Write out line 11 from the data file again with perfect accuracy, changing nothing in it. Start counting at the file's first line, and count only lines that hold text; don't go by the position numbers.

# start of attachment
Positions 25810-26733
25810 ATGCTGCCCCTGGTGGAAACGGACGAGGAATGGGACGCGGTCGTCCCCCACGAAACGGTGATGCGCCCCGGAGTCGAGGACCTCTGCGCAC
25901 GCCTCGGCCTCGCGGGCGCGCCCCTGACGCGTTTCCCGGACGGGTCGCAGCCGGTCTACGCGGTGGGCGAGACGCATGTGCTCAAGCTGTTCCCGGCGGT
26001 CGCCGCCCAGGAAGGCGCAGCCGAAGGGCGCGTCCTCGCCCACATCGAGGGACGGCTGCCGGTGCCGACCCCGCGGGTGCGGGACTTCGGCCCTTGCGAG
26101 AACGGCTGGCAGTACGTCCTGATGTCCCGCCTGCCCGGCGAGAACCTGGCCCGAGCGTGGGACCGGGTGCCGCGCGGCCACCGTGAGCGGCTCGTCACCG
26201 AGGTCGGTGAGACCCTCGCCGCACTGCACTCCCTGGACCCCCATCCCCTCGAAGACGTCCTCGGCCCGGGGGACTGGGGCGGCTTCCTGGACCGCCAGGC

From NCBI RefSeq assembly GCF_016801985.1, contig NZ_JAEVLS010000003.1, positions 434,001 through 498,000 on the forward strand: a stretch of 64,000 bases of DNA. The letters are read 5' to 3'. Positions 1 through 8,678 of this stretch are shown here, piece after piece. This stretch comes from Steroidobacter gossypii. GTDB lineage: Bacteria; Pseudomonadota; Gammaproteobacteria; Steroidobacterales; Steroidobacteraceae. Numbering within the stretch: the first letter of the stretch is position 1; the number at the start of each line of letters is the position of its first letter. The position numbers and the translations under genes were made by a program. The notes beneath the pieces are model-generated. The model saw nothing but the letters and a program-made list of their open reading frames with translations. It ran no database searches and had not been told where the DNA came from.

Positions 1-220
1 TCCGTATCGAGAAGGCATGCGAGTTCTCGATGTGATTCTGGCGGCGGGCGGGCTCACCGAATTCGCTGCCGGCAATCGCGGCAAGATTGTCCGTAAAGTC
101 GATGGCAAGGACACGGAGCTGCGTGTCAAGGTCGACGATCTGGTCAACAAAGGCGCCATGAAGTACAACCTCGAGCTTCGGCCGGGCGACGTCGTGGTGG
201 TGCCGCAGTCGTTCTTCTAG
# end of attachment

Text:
201 TGCCGCAGTCGTTCTTCTAG